A Madison Magazine Reader’s Memories Become 
a Published Memoir
Dec 19, 2012
09:00 AM
From Memory to Memoir

A Memoir Excerpt

A Memoir Excerpt

In September 2012 Madison Magazine and I teamed up to offer one lucky reader the chance to see his or her life story become a book. We received over 50 entries, many of them so good we’d like to share them with readers of this blog. We’ll start with this entry from Barb Kehrein, author of the 2nd place entry. Enjoy! 

 Sarah White

 

Ultra-Urban to Ultra-Rural

By Barb Kehrein

I hung up the phone. It was settled; my husband, Marty, our 6-month old son, Jeremy, and I would move from our Chicago apartment to a rural farmhouse in New Glarus, Wisconsin. It was 1975. Our friends, Kem and Jeanne Luther and their two young daughters would join us. We were going back to the land so both families could reduce expenses and figure out what to do next.

For income, Kem would continue his free-lance writing and I would commute to Chicago to work part-time at United Airlines.

For food, we would plant four huge gardens, raise chickens, pigs, bees and milk goats. It seemed a plausible plan, except for the fact that we were terribly inexperienced in all areas. We were greener than the grass we mowed!

After the gardens were planted and the animals settled in their new living quarters, Kem and Marty started making the rounds to auctions. The goal was to find tools, and with any luck, a wood-burning stove to provide heat for the house. They came home with rakes, shovels, a scythe and yes, a cheap stove that worked. Old-fashioned oil lamps were a quaint luxury that was added to the spoils. It was official! We now looked like we knew what we were doing.

For beginners we had an impressive first-season yield. We learned how to can tomatoes, pickles and beets, we stored root crops, and we even made goat cheese and butter (with cow’s milk). But trust me; this work did not come easy. For a city woman, I was on a huge, humbling learning curve, but what an adventure!

Many neighbors did not think too highly of our grand plans. Putting in a wood-burning stove only put us "over the top" and gave folks something to talk about. Despite that, our men kept cutting and hauling wood.

Winter came and so did the bitter wind, ice and snow. Fighting the elements, Marty and Kem continued to look for decent firewood. Most of the time all that could be gathered was elm, a woefully inferior wood that burned quickly. It was better than paying for oil for the furnace, so the cutting, collecting and burning continued.

The ice storm of 1976 was particularly bad. We were without electricity for almost a week. Farmers were struggling to care for their animals. They scrambled to find generators to provide enough electricity to milk the cows. Meanwhile neighbors were cold and hungry.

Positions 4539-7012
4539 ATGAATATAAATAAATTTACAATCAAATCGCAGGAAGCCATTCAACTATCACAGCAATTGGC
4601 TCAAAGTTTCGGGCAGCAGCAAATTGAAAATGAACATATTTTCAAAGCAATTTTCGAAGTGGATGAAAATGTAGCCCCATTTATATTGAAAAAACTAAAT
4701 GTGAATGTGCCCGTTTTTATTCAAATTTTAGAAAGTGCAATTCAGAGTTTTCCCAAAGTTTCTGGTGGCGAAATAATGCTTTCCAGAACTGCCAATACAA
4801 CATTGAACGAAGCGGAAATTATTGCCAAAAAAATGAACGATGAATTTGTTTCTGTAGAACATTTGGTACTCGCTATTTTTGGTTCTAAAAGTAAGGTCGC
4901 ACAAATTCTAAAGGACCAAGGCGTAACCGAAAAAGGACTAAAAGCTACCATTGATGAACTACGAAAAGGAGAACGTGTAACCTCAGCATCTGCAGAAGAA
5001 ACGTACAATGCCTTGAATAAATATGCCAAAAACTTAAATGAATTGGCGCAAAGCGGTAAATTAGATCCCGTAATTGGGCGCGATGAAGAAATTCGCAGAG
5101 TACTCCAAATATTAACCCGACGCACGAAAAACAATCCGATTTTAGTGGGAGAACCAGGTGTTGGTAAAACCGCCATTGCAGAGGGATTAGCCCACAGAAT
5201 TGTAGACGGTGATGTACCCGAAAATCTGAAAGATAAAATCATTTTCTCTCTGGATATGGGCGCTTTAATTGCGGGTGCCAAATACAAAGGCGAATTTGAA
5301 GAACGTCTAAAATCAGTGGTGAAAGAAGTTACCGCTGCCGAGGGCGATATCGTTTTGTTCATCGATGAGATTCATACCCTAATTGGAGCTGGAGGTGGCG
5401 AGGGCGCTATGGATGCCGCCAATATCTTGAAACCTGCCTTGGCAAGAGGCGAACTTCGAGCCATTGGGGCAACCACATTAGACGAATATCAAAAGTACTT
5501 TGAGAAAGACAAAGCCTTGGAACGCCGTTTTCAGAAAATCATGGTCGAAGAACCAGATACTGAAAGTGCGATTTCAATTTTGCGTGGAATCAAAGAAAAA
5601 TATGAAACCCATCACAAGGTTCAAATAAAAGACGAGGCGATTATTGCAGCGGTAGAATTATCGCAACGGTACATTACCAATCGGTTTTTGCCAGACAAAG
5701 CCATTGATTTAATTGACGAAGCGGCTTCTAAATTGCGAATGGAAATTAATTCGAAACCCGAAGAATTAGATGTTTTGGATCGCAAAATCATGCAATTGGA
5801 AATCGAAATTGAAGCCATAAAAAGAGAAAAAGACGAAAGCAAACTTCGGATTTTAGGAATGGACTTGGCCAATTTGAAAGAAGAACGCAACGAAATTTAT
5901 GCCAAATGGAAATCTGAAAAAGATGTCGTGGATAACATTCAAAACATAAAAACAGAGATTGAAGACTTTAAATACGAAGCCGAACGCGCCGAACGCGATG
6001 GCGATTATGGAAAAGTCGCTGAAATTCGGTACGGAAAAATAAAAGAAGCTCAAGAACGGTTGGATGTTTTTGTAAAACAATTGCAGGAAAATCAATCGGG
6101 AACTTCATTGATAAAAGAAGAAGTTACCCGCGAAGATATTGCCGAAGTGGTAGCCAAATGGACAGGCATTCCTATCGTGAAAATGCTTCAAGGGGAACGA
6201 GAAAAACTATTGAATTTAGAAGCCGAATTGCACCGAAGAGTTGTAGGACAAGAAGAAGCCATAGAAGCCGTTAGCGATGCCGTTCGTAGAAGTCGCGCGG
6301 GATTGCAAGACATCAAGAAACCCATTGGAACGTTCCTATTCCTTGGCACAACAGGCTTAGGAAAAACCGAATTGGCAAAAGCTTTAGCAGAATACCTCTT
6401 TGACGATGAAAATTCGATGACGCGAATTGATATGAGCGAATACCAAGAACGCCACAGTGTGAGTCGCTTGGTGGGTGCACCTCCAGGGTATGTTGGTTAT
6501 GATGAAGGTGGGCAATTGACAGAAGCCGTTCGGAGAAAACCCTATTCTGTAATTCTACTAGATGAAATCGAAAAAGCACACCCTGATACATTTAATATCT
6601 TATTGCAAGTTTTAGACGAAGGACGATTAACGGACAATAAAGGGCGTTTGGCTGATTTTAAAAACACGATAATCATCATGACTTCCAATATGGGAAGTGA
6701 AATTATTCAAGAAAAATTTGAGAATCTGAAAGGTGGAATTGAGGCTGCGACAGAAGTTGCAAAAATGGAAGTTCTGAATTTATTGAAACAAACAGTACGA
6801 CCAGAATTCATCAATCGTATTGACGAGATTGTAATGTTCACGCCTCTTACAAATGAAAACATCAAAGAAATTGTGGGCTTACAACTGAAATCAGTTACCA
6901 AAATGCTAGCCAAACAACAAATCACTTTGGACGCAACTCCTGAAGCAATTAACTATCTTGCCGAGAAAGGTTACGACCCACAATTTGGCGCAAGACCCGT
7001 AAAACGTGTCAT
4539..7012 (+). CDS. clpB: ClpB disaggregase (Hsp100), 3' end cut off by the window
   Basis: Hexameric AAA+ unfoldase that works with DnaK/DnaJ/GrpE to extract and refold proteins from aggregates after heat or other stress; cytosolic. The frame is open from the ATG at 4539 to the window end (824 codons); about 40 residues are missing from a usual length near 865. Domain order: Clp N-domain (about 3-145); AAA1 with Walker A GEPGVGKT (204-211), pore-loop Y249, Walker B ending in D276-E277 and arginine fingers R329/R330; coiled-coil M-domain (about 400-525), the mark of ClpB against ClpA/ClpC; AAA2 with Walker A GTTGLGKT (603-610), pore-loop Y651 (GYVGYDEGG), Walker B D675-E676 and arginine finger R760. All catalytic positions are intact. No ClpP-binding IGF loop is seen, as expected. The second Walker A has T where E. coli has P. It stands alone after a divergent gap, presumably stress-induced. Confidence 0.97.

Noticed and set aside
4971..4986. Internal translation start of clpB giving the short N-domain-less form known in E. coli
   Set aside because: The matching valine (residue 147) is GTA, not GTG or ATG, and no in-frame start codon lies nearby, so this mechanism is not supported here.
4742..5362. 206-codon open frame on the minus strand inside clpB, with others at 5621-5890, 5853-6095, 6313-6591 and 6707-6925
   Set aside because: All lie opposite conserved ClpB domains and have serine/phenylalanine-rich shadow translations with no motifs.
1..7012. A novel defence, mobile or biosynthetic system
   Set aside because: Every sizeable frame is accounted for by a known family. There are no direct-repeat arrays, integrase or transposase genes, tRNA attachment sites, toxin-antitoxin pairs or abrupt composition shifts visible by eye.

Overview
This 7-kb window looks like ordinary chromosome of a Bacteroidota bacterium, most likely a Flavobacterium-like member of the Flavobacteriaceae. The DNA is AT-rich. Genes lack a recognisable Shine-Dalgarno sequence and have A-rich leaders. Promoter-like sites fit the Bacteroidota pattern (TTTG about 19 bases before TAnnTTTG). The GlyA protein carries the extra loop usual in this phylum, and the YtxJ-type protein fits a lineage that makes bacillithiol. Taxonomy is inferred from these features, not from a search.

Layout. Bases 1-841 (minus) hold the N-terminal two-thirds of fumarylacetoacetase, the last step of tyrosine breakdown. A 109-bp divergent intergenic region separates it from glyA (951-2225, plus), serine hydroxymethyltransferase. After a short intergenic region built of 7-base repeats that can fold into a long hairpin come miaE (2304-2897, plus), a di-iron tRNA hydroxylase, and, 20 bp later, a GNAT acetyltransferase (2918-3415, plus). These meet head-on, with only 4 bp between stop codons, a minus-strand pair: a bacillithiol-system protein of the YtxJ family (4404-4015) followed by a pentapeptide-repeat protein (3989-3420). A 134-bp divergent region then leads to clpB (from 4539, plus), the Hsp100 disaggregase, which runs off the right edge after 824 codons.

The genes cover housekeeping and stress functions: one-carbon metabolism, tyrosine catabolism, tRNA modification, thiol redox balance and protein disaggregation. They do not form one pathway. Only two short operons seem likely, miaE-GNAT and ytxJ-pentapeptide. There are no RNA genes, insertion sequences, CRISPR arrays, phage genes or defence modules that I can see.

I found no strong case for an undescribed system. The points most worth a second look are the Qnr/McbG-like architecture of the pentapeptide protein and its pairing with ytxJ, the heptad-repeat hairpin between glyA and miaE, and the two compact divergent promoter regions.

So, it was with great pleasure and a sense of accomplishment we opened our doors to all our neighbors. Our warm house was heated with firewood. A large kettle of soup was simmering on top of the stove and our oil lamps were ablaze. Can you imagine how good it felt to help our neighbors? It seemed a rite of passage for us. Yes, we were living a frill-less life that was distinctly different and frequently laughable. Yet, it was this simple lifestyle that became the bridge to new friendships and earned respect.

Barb Kehrein lives on Madison’s east side. She teaches part-time at Countryside Montessori preschool and revels in playing with her two grandchildren.

Photo: "American Gothic" back-to-the-landers Barb and Marty Kehrein, circa 1976.

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About This Blog

Sarah White, author and personal historian, has written for a variety of markets ranging from business “how-to” books to consumer advice for teens. She applies her professional writing experience to help individuals preserve their life stories through workshops, community projects and one-to-one coaching. Born into a writing family, White graduated from Indiana University in 1980 with a Journalism degree. She has been a professional freelance writer since 1998. Her memoir essays have been published online and in print. She has taught memoir writing locally since 2004, helping dozens of individuals to complete and publish their life stories. She is active in the Association of Personal Historians (www.personalhistorians.org), currently serving as the organization's president. 

 Sarah White

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